Love, Loss, and What I Wore

Love, Loss, and What I Wore is adapted by Nora and Delia Ephron from a wee little picture book by Ilene Beckerman—for sale, perhaps, at your local Hallmark store, though it's far less sentimental than one might expect—interlaced with new material and at least one of Nora's previously published essays.

It's a tidy collection of clichés, to be sure, though what makes it clichéd is also what makes it universal: the horrors of the dressing room, the emptiness of a closet filled to bursting with nothing to wear, the neverending search for the perfect purse, the humiliation of bra fittings and prom dresses, the ubiquity of black, the war between heels and flats, the courage of boots, the judgment of mothers, the mercy of mothers, the unexpected arrival of one's period at the worst possible moment, what we wear to show off and what we wear to hide in. Breast cancer, childbirth, the loss of a child, the loss of a parent, falling in love, getting married, getting divorced, the steady shape of best friends and the fierce loyalty of sisters. The clichés also bring the surprises into sharper relief, as with a pair of stories relayed simultaneously by two women that weave unexpectedly together at the end. Alternately merry and moving, it's a bravura celebration not of what we wore so much as who we were when we wore it, the experiences recognizable even if the clothes are not.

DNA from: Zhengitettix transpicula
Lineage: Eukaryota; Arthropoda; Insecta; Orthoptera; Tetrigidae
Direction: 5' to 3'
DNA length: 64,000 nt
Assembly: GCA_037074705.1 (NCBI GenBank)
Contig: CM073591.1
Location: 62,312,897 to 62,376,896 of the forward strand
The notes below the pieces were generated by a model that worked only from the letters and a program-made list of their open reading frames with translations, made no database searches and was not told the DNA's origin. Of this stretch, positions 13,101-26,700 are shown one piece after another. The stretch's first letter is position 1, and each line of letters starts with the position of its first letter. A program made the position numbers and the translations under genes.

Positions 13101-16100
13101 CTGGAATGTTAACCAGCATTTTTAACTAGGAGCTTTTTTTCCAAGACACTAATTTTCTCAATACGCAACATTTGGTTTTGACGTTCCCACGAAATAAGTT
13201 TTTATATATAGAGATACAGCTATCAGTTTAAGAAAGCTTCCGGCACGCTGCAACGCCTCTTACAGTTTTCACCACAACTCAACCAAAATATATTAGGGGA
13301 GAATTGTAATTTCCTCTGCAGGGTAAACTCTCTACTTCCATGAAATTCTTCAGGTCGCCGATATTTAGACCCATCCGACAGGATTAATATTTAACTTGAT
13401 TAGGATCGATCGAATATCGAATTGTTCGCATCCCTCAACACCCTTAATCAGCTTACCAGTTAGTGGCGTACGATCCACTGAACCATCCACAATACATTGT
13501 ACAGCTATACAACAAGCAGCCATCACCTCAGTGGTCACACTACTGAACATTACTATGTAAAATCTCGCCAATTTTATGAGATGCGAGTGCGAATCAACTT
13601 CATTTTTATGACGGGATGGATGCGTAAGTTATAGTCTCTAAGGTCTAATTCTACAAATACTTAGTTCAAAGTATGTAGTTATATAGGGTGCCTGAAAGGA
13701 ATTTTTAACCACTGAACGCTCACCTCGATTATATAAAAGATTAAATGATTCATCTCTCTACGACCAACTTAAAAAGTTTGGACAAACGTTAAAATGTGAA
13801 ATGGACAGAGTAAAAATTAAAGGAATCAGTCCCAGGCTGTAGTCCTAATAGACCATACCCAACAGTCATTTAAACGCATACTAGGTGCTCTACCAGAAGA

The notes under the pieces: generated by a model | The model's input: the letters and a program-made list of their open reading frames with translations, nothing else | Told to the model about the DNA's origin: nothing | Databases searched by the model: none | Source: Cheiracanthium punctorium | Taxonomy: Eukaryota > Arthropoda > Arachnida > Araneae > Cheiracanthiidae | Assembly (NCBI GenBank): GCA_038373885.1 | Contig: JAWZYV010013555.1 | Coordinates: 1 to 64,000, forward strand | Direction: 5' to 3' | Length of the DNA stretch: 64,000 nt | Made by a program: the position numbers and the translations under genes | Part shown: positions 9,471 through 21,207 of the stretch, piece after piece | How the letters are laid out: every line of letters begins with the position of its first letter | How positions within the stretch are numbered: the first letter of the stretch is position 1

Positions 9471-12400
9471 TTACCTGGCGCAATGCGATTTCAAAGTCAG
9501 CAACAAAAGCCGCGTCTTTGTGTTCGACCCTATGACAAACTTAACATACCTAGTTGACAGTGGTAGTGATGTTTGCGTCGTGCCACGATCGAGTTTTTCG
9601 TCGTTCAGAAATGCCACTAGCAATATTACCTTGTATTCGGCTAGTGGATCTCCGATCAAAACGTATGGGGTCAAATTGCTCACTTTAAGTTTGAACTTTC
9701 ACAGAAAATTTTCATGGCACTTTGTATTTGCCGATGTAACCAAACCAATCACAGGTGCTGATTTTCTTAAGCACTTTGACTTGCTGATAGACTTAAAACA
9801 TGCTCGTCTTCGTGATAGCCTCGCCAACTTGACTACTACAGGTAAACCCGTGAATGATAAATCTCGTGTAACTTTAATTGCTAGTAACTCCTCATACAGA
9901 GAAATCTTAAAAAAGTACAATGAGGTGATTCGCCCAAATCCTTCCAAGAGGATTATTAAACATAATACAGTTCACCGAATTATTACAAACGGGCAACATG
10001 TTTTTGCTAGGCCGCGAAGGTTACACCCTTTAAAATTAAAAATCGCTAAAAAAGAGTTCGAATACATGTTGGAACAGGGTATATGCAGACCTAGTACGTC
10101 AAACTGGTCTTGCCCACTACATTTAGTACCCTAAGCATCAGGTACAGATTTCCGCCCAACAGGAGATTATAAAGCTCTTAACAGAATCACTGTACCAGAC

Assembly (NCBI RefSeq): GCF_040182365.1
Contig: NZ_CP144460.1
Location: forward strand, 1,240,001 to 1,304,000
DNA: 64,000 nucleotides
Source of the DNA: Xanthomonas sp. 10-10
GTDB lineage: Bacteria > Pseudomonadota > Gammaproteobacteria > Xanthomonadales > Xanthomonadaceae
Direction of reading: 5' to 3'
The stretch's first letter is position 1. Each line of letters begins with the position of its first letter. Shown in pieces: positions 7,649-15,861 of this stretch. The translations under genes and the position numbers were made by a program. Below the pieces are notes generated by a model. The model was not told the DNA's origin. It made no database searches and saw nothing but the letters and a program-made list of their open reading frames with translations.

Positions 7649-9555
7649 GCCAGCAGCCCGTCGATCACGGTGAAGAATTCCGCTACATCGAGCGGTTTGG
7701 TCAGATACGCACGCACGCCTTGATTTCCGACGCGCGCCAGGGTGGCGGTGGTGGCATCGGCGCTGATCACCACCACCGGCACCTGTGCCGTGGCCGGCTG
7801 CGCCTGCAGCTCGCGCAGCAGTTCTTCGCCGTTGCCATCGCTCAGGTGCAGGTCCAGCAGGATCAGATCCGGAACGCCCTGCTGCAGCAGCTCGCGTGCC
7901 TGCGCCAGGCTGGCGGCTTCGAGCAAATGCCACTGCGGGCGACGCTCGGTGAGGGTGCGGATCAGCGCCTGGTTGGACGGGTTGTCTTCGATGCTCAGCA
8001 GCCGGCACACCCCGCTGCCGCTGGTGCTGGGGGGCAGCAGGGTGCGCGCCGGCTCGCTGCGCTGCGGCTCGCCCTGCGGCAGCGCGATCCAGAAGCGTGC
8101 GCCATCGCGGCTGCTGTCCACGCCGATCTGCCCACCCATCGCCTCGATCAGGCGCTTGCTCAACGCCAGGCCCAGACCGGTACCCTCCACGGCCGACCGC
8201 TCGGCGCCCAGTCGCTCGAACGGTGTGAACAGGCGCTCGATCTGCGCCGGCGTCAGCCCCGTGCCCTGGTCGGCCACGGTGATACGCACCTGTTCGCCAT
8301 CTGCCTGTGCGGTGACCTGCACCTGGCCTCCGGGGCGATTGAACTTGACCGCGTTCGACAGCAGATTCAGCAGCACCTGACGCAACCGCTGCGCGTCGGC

This is a reading, not a staged play, thus tailor made for both actress and audience asides (the mention of Eileen Fisher drew both), and delivered by a rotating group of five performers, in this case ranging in age from their 20s to their 70s: Lisa Joyce, Mary Birdsong, Jane Lynch (JANE LYNCH!), the redoubtable Tyne Daly, and the equally redoubtable Mary Louise Wilson. Surely it will be playing in your own neighborhood one day soon; see it with a woman you treasure.